China said on Monday its overall trade surplus was $41.65 billion last month, significantly more than expected as the trade impasse between Washington and Beijing drags on.
Economists polled by Reuters had expected China to post an overall trade surplus of $20.5 billion in May.
The larger trade surplus came as the country’s dollar-denominated exports surprisingly increased last month, while imports came in worse than expected. China’s General Administration of Customs said on Monday that exports in May inched up 1.1% year-on-year, while imports fell 8.5% during the same period.
Economists in the Reuters poll had forecast both exports and imports to fall 3.8% year-on-year in May.
In April, China’s overall trade surplus in April was $13.8 billion, far below the projected $35 billion. That’s partly due to an unexpected rise of 4% in imports, and a surprise fall of 2.7% in exports for the month.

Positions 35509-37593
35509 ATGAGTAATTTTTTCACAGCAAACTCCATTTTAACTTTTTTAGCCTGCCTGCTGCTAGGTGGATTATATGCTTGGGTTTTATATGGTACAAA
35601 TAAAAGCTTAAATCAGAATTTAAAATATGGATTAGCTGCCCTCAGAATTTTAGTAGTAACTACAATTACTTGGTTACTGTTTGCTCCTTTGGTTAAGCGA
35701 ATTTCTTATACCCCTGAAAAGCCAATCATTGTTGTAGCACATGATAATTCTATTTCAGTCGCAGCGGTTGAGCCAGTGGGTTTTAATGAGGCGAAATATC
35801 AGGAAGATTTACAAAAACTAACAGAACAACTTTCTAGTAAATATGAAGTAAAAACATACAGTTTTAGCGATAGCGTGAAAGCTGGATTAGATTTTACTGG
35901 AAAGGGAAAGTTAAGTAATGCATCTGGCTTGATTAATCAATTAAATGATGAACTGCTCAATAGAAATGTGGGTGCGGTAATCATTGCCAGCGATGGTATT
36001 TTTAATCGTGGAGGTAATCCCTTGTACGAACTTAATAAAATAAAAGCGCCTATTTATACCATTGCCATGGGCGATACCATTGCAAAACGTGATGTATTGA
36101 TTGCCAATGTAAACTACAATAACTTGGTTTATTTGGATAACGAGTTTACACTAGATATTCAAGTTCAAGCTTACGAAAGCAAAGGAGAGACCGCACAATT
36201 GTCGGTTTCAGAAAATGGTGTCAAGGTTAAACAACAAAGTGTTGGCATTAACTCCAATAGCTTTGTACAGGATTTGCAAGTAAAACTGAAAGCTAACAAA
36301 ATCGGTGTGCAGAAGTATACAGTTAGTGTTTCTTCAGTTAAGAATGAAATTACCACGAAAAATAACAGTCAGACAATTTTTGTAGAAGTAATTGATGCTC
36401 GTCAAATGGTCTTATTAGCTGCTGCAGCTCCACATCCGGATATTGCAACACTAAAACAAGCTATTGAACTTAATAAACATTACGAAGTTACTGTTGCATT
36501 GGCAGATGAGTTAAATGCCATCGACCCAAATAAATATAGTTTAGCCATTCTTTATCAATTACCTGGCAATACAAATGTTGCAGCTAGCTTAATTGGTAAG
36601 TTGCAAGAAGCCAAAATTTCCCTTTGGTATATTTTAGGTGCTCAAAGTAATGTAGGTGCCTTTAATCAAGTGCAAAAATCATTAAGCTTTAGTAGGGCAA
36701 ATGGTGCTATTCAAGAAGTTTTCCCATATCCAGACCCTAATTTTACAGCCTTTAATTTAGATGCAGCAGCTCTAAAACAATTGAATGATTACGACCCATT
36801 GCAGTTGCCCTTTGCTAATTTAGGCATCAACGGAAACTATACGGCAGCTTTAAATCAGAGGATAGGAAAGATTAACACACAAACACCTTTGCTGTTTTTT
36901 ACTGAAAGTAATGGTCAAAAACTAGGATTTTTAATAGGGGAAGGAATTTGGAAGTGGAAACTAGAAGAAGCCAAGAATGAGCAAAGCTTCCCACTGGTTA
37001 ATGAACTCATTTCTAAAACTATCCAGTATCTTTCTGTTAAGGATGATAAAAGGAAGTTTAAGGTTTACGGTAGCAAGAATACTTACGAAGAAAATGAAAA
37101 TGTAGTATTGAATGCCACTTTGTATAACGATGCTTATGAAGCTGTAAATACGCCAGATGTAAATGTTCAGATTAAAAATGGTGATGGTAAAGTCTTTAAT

Trade surplus with US widens
Meanwhile, China’s trade surplus with the U.S. rose to $26.89 billion in May from $21.01 billion in April, Chinese customs data showed.
The large trade imbalance between the two countries has been one of U.S. President Donald Trump’s stated goals in applying elevated tariffs on American imports from China. But high-level negotiations between the U.S. and China stalled after the president last month raised tariffs on $200 billion worth of Chinese goods, claiming that Beijing “broke the deal” in talks.